Do I Appeal?  Going to a Higher Court.

Sometimes you get the bear.  Sometimes the bear gets you.  If you walk out of court with a decision that you aren’t happy about, you’re probably thinking about taking an appeal.  That option may not be as appealing as it sounds.

The first thing to know is that not all decisions are appealable.  Generally, you need to have a final judgment to take an appeal.  Temporary orders, procedural orders, or decisions that resolve only a part of the case are not appealable.  You may have to live with those orders until the case has been completed.

Appeals are not new trials, although they can result in a new trial.  In an appeal, a panel of judges will review the documents filed in the trial court, as well as the transcripts of any hearings, and read the appellate briefs submitted by both sides.  It will not hear or accept new evidence.  On rare occasions, the court will hold an oral argument, which is typically a one-hour hearing where each lawyer gets grilled by the panel.

When an appellate court reviews the decision of a trial court, it applies various standards.  For example, if your complaint is that the trial judge misapplied the law, the standard of review is the “right/wrong test.”  If your complaint is that the judge got the facts wrong, then you have a higher standard and have to convince the appellate judges that the trial judge was “clearly erroneous in view of the reliable and substantial evidence on the whole record.”  If the appeal is about a discretionary decision, for example, and award of child custody, the appeal will only succeed if the judges find “a manifest abuse of the family court judge’s wide discretion.”  Translation:  unless you are appealing based on misapplication of the law, you are probably going to lose.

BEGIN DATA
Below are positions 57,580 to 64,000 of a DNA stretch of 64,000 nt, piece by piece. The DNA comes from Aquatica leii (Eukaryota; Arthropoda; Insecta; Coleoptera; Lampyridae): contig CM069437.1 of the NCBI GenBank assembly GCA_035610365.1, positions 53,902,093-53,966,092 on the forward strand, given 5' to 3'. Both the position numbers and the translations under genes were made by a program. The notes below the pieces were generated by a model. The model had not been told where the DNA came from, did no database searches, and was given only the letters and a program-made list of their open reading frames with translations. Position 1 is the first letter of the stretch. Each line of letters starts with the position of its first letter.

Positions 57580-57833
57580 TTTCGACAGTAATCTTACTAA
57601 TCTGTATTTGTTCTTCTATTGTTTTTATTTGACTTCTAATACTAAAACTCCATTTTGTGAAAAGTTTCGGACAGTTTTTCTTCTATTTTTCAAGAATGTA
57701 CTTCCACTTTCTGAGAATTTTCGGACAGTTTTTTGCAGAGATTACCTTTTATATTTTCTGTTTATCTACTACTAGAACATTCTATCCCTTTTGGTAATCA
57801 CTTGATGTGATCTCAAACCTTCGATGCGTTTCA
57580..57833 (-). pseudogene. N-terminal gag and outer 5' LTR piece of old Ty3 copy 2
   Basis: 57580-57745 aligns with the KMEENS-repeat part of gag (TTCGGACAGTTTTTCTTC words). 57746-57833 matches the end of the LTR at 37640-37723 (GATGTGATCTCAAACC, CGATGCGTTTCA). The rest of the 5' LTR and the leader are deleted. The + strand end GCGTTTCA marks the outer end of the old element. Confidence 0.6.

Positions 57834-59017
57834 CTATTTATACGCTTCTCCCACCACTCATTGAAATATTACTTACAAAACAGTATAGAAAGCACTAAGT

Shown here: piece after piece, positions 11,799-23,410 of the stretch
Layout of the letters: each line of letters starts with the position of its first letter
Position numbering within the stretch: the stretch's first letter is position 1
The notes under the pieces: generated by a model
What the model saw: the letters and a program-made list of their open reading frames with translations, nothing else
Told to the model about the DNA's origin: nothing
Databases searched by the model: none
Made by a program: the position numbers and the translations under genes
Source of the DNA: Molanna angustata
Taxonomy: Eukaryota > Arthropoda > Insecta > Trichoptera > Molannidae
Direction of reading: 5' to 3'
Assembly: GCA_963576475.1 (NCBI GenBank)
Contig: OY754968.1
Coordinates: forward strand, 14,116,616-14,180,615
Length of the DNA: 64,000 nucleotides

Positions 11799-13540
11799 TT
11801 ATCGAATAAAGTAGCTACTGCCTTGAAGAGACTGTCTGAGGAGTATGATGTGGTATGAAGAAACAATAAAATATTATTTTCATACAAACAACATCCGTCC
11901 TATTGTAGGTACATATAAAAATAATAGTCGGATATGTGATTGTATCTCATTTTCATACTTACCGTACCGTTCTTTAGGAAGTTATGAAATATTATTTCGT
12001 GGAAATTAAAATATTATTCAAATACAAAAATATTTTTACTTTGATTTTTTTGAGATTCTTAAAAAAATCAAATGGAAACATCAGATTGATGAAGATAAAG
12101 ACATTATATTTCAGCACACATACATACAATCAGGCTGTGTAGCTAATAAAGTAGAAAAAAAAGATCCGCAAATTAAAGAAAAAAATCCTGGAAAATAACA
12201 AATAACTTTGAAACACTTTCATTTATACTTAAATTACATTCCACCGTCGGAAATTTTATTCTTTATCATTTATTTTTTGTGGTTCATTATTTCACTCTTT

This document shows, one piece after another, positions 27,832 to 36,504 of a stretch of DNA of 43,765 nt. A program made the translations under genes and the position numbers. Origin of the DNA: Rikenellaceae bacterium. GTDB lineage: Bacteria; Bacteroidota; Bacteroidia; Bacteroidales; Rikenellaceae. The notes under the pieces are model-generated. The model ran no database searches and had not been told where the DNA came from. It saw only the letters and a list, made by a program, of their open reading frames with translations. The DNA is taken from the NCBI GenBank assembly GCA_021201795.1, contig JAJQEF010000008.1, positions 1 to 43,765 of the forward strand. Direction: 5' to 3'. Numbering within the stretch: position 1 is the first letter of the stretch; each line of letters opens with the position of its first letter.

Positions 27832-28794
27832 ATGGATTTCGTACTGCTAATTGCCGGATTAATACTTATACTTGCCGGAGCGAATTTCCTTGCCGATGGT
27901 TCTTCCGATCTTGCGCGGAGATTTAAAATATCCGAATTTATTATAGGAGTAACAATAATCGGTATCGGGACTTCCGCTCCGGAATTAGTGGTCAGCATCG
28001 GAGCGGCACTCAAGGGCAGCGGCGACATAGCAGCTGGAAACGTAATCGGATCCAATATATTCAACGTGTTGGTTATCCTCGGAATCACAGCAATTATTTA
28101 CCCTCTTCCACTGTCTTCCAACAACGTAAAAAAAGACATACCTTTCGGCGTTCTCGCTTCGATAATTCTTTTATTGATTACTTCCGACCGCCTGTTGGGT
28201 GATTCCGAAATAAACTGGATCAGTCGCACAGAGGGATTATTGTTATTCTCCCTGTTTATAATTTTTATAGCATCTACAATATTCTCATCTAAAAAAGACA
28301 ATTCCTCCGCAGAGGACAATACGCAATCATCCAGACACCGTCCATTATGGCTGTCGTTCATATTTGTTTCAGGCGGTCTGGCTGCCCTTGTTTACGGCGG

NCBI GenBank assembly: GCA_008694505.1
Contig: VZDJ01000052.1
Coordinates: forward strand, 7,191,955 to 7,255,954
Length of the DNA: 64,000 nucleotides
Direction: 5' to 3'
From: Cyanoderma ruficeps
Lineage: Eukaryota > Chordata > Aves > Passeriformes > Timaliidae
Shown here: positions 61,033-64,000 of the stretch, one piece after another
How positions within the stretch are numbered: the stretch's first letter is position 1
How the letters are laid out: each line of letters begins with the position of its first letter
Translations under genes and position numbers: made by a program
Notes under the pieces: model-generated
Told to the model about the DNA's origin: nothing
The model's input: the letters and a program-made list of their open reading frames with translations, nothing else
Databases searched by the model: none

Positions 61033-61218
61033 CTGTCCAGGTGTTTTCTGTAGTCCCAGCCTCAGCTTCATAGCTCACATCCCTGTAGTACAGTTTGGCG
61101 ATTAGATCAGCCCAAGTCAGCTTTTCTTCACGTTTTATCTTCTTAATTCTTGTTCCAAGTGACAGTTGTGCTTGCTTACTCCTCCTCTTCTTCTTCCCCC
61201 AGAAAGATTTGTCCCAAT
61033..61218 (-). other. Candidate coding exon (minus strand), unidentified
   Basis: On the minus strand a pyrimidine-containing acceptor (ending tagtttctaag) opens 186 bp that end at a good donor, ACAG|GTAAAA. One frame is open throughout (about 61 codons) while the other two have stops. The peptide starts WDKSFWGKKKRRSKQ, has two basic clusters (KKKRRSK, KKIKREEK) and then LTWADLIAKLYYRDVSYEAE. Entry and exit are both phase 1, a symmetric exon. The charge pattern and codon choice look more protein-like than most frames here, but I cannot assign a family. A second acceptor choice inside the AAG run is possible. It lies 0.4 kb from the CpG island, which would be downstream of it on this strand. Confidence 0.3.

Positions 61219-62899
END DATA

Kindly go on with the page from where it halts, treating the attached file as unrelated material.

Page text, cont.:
If you like suspense, you’ll love appeals.  Typically, it takes two to three years to get a decision.  Most cases are assigned to the Intermediate Court of Appeals, however a party who gets an unfavorable decision there can ask the Hawaii Supreme Court for a second look.  Most of these requests are denied, but they can make a long process even longer.

Appeals don’t stop the trial court’s orders from being implemented.  To do that, the appellant has to file a motion in the trial court for a stay pending appeal.  One of the factors that trial court considers is the likelihood that the appeal will succeed on the merits.  Convincing the same judge who just issued a decision that an appeal is likely to succeed is a tall order.  Fortunately, if the trial judge denies a stay, the appellant can ask the higher court for one.  However, it doesn’t end there.  If financial orders are at issue, the stay-seeker must provide security for payment in case the orders appealed from are upheld on appeal.  Generally, this means depositing a large sum of money with the Clerk of Court.  Sometimes one may also obtain an appeal bond, although they have been increasingly hard to find in recent years.

It goes without saying that appeals are expensive.  Court transcripts are not free.  The time that an attorney will spend in researching and writing a twenty or thirty page brief is rather significant.  Expect to spend fifteen to twenty-five thousand dollars pursuing an appeal. 

Most of the time, it is a wiser choice to live with a bad decision and move on.  However, in family law, there is another option for some cases.  Custody, visitation, child support and alimony are all modifiable whenever there has been a change of circumstances that would warrant a new order.  It may well be the better course to wait and see what develops, and then seek modification.



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